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SpringSource Expands Java to the Cloud

Enterprise Java vendor SpringSource is being acquired by virtualization vendor VMware, but that's not stopping new releases from coming out prior to the close of the acquisition.

SpringSource today announced a new cloud offering called SpringSource Cloud Foundry that brings together Java middleware, management and cloud delivery. The technology is based in part on SpringSource's quiet acquisition earlier this year of a small, privately held open source firm called (surprise, surprise) Cloud Foundry.

The new cloud offering also hints at SpringSource's future roadmap as a VMware company, with end-to-end physical, virtual and cloud delivery options for Java applications.

The VMware (NYSE: VMW) acquisition is expected to close in September pending regulatory approval.

"This is what I hope to be a nice exclamation point to [the VMware acquisition] -- basically we're launching an enterprise Java cloud platform-as-a-service offering that we're calling Cloud Foundry," Shaun Connolly, vice president of product management for SpringSource told "It's goal is to provide an end to end experience from developer to operations for a build, run and management of really any type of Java application into the cloud."

Connolly said SpringSource finalized the acquisition of Cloud Foundry in June. Financial details of transaction are not being made public. Cloud Foundry runs an open source project called Cloud Tools, which enables the deployment, management and testing of Java EE application running on Amazon's EC2 cloud service.

As a result of its basis on that technology, the full SpringSource Cloud Foundry solution aims to provide a self-service platform on which users can create applications running on a platform of SpringSource tc server MySQL database, and the Hyperic management technologies -- alongside Cloud Foundry cloud service technologies. tc server is the company's commercial version of the Apache tomcat server, while Hyperic is an open source system management technology vendor acquired by SpringSource earlier this year.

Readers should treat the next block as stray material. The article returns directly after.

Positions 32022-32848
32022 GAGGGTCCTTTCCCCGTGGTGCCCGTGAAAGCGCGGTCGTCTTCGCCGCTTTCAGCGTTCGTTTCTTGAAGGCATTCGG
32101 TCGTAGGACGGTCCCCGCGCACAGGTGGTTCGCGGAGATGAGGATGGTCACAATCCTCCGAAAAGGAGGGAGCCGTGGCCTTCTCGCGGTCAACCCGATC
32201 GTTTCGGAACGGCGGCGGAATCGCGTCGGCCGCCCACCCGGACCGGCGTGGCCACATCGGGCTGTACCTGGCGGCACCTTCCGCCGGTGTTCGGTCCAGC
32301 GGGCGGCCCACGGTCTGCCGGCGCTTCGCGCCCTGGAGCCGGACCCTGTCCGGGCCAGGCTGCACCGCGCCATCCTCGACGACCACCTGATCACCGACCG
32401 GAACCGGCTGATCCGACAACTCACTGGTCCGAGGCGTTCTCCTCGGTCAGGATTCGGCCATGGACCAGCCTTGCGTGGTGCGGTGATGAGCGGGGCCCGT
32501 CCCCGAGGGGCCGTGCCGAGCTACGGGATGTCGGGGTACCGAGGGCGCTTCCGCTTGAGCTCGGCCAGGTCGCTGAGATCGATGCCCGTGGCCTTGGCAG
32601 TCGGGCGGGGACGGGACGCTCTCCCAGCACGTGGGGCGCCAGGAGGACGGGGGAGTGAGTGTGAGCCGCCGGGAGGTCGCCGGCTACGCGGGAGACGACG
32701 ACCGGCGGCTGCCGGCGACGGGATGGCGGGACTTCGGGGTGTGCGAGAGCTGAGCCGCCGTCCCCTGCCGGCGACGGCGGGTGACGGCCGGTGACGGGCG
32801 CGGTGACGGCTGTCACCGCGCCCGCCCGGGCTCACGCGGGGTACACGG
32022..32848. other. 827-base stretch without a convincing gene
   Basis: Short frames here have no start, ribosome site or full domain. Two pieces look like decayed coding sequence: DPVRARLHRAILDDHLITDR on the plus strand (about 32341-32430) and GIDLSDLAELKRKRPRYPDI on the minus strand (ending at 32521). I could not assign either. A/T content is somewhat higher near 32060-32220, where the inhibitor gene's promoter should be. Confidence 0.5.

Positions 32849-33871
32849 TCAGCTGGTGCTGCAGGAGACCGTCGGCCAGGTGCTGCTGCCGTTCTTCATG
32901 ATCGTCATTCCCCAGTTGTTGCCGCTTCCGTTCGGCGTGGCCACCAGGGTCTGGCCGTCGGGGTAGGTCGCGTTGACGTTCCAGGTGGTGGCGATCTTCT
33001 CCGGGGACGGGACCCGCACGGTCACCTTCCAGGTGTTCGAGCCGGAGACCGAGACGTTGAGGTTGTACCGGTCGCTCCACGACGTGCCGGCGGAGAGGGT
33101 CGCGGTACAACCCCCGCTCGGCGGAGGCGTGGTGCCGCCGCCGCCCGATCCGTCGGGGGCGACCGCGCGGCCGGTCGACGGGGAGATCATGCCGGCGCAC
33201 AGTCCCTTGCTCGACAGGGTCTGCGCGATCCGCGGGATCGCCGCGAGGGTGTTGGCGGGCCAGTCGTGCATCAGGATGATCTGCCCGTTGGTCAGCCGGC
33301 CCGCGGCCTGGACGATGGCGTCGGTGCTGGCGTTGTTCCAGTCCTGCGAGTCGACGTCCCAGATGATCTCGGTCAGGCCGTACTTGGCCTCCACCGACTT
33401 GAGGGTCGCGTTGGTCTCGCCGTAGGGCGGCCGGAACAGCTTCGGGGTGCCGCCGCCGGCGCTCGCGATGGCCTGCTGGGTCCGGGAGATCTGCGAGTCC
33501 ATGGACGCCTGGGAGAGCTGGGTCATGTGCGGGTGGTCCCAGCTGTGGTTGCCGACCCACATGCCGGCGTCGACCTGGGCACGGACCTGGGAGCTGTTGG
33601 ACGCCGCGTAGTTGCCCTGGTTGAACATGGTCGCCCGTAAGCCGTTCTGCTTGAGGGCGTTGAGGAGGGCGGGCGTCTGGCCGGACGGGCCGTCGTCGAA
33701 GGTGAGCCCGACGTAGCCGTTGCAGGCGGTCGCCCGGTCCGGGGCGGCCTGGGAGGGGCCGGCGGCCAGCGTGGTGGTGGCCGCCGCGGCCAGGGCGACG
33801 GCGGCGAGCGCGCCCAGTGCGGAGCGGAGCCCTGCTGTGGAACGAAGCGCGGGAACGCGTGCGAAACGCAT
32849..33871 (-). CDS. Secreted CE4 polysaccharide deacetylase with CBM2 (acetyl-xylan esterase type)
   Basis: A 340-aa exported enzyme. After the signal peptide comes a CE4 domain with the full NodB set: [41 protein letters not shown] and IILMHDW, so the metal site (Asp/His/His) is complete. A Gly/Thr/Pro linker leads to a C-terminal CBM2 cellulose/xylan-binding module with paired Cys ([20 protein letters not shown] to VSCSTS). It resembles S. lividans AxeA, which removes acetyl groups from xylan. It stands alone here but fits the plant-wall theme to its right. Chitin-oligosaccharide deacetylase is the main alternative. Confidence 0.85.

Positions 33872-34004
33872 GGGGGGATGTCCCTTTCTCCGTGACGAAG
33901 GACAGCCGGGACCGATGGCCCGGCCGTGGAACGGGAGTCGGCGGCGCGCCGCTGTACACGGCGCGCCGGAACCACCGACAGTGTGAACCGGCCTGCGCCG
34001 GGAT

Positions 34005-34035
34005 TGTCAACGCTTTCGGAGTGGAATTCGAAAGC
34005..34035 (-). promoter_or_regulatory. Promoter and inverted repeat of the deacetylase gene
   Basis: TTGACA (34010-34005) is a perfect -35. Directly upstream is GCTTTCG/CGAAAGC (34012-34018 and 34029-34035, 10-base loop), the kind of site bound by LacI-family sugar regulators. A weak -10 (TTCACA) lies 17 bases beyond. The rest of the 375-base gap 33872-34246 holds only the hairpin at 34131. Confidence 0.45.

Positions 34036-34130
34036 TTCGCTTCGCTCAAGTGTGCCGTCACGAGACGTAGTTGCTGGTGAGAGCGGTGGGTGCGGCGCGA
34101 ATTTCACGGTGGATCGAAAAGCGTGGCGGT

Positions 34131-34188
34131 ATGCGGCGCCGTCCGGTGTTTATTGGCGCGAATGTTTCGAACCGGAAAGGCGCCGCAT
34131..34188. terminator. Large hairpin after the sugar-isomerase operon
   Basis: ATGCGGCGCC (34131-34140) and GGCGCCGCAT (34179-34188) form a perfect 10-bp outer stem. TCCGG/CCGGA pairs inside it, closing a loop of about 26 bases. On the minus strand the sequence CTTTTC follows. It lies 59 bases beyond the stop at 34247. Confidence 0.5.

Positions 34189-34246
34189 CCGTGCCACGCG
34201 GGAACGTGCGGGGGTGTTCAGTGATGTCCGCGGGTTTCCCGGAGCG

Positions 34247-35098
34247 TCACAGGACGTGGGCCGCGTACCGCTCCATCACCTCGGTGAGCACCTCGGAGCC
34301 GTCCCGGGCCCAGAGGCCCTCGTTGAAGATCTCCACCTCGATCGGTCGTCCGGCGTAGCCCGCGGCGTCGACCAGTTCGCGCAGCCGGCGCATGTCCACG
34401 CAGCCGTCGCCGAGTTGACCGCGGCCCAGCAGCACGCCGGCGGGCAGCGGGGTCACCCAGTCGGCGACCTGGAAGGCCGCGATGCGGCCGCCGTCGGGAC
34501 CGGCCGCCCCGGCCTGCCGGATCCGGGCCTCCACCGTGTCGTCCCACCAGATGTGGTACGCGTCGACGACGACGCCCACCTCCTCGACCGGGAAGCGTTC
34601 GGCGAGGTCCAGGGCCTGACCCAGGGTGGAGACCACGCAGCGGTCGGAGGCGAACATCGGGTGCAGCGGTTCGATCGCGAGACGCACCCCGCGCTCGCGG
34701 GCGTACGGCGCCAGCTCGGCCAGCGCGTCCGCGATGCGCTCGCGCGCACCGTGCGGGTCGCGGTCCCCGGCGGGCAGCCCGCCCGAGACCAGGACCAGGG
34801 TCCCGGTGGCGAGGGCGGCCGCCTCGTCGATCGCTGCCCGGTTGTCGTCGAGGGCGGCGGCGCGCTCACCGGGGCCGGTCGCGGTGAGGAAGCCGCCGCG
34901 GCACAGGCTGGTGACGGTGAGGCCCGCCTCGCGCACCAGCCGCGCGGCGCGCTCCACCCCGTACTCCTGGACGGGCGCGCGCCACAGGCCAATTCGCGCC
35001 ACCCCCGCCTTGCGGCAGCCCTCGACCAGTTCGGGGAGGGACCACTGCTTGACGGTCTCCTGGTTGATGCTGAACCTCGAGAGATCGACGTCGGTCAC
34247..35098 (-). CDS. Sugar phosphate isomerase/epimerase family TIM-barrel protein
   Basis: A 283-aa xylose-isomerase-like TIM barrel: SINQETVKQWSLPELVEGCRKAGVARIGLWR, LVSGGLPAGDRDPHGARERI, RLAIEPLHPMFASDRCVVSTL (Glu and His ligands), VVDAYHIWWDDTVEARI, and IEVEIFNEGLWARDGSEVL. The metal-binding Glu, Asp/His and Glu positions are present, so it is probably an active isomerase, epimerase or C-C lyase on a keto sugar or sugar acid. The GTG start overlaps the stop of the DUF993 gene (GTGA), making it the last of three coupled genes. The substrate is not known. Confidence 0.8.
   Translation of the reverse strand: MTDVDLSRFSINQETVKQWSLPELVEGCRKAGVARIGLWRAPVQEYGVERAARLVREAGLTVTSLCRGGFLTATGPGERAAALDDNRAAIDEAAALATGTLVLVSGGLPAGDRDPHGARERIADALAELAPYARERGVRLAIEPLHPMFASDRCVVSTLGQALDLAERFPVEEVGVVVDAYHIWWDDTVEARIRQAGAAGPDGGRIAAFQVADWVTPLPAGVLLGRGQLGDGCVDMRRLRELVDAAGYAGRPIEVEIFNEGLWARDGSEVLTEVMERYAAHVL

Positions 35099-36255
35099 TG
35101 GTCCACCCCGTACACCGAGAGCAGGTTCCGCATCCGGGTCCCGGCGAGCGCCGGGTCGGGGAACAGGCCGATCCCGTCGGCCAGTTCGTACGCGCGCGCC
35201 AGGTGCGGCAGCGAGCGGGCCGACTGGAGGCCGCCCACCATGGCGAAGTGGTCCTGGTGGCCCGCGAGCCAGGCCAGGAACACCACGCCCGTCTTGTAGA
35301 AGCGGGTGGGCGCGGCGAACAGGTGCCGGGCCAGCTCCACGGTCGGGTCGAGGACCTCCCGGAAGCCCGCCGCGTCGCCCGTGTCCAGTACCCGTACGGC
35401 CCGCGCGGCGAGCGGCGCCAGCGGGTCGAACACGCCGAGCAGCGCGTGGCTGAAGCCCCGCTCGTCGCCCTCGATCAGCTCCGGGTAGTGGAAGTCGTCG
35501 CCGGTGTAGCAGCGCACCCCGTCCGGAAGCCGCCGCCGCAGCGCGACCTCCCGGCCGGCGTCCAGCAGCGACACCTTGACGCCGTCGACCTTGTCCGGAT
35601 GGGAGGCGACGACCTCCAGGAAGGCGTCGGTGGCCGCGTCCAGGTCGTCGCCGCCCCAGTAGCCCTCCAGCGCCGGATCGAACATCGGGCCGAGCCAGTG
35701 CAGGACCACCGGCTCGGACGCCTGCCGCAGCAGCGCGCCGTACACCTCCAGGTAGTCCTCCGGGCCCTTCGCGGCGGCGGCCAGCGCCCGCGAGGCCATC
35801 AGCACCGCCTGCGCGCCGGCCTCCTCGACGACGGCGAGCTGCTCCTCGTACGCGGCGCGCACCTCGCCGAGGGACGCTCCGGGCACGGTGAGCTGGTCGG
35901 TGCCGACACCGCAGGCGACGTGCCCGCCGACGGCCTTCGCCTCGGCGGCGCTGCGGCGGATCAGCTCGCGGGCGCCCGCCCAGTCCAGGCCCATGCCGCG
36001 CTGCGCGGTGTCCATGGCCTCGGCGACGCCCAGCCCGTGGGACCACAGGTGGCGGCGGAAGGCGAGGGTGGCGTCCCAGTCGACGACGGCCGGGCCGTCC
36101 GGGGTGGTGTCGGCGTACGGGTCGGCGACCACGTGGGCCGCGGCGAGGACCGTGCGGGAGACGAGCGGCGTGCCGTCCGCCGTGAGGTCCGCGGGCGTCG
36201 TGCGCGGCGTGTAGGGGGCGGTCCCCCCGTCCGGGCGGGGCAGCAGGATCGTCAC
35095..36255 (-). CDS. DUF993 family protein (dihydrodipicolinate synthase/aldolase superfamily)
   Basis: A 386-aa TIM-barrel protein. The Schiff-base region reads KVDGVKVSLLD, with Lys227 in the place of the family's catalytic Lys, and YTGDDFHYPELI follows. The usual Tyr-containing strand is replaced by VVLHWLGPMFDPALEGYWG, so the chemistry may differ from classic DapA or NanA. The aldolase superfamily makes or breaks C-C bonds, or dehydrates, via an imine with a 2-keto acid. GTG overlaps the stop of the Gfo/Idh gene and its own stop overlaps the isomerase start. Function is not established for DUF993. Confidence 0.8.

"This is the first public step of what we think a platform-as-a-service should be able to do from an ease-of-use and developer-appeal point of view," Connolly said.

Though many of the components that make up the SpringSource Cloud Foundry solutions are freely available in open source, Connolly noted that the solution is more than just the sum total of the constituent components.

Connolly explained that if someone wanted to set up their own Java app server platform on Amazon (NASDAQ: AMZN), they must handle all the various configuration settings for both the Web and app server. That's where SpringSource aims to come in, offering the ability to track the whole solution as a holistic platform and making it easier to manage as the infrastructure changes.

"This is far more than just Amazon Machine Images (AMI)," Connolly said. "When a user interacts with the Cloud Foundry user interface, they have the ability to be able to set up their environment and describe the topology of where the Web, app and database servers are, and how they should scale, as well as providing Hyperic monitoring as a dashboard."

Connolly added that the idea is to make it easier for people who just want a Java platform that works on Amazon's cloud without having to deal with the underlying complexity.

Once the VMware acquisition is finalized, the SpringSource Java cloud efforts will likely expand further.

"From a strategy standpoint, when the VMware deal closes, I'm sure we can come out with more details, but from a SpringSource standpoint, we've been working with VMware since the end of last year," Connolly said. "The hybrid internal/external cloud scenario is one where VMware is very well-positioned since they have a lot of infrastructure within the enterprise."

Additionally, while the initial launch of SpringSource Cloud Foundry is focused on supporting the Amazon public cloud, Connolly said that a future feature will be the ability to support both public and private clouds.

"It's an important design principal," Connolly said. "We want to make sure that portability is a possibility and it's not overly complicated."